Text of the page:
Much of the morning was taken up with Commander Swift's efforts to portray Colonel Brownback as incapable of serving impartially because of extensive contacts with senior Pentagon officials who helped set up the military tribunals. Colonel Brownback, who came out of retirement to serve on a tribunal, seemed annoyed at Commander Swift's request that he step aside and said he would forward it to the Pentagon. By the end of the day Commander Swift had challenged the suitability of four other panel members.

Commander Swift said that Colonel Brownback should be disqualified because he said at a July 15 meeting with some lawyers that he did not believe Guantánamo detainees had any rights to a speedy trial. Colonel Brownback sharply denied making the remark.

But hours later at the conclusion of the day's proceedings, Commander Swift stunned Colonel Brownback when he said he had just learned that an audiotape of the meeting existed and he would like to include it in his request that Colonel Brownback be disqualified. Colonel Brownback covered his face with his hands for several moments and then agreed to have the tape recording included.


Here's a little tid-bit from Michael Froomkin at the time:

Asked by the defence whether he believed the orders establishing the military commission were lawful, Colonel Brownback paused, and to the surprise of some observers, said: “I choose not to answer that question at this time.” Asked again by the military prosecutor, Commander Scott Lang, Colonel Brownback replied that he had “a duty to comply” with any order, even if it was “questionable”.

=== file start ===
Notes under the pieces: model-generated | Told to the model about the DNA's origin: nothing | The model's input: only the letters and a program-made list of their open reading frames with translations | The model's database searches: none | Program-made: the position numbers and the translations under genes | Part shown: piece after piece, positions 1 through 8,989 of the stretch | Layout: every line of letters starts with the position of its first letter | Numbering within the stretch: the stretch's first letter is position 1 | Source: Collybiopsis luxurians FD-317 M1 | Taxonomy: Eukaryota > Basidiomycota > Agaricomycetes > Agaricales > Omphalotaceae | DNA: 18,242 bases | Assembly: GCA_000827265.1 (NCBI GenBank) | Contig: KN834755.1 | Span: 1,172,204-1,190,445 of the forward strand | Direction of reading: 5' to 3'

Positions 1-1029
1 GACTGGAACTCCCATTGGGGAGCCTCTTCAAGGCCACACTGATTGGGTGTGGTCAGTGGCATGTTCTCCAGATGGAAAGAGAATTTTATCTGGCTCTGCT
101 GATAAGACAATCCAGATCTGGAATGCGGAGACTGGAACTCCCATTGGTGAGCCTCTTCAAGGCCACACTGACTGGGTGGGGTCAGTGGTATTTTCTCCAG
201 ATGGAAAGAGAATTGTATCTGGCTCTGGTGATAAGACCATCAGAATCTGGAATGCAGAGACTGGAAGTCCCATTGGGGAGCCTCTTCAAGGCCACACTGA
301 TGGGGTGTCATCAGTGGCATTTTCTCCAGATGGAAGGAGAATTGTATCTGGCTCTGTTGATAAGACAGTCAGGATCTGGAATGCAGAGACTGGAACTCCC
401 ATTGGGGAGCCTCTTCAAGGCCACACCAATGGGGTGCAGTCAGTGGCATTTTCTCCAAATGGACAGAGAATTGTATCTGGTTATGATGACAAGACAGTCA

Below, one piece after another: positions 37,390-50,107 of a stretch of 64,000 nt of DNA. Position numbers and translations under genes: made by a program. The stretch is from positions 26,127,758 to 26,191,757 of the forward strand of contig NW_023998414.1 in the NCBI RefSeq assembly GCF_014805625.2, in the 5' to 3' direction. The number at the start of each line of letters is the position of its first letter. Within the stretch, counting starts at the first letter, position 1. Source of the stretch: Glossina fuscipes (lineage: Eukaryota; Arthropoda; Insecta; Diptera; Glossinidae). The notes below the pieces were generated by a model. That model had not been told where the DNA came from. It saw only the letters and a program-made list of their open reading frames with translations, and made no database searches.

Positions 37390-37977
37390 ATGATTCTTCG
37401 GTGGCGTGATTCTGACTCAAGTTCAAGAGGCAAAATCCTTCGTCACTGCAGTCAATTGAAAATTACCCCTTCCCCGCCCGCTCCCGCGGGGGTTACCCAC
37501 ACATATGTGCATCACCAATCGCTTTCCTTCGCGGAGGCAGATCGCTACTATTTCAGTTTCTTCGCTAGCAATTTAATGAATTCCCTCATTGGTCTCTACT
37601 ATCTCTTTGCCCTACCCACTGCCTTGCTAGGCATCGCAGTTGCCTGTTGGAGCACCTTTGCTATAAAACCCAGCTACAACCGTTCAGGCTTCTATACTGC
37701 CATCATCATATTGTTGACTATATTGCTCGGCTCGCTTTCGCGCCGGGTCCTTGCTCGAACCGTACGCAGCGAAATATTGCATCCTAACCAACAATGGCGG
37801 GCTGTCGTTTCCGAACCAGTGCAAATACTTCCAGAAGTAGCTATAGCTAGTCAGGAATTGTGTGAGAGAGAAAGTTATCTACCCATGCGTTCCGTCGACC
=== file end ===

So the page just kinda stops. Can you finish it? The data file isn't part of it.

It sounds to me as if Brownback has an interesting tale to tell. He's clearly been a mixed bag for civil libertarians on these cases, but his abrupt dismissal and history of clashes with the Pentagon indicates that he has a complicated view. I wonder if anyone can get him to tell it. The Canadian and Australian papers seem to be following these Gitmo stories in much more detail than here at home. (Not that that indicts the American press who have always done a terrific job, as we all know.)

In case you're wondering, the case from which Brownback was removed is this:

Mr. Khadr was 15 when he was captured after a gun battle in Afghanistan in 2002. His Canadian and U.S. defence lawyers, along with myriad human-rights and legal groups and Canadian opposition politicians, have said he should be treated as a child soldier and not be subjected to the U.S. military commissions system in Guantanamo Bay.

Mr. Khadr faces several charges stemming from the Afghanistan battle, including murder. Now 21, he faces the prospect of life in prison if convicted.


Life in prison for a 15 year old Afghan boy who allegedly fought the Americans during the early months of an invasion of his home country. I guess it's better than being shot dead, but that's about it.

More here from human Rights watch. And here, from the ACLU.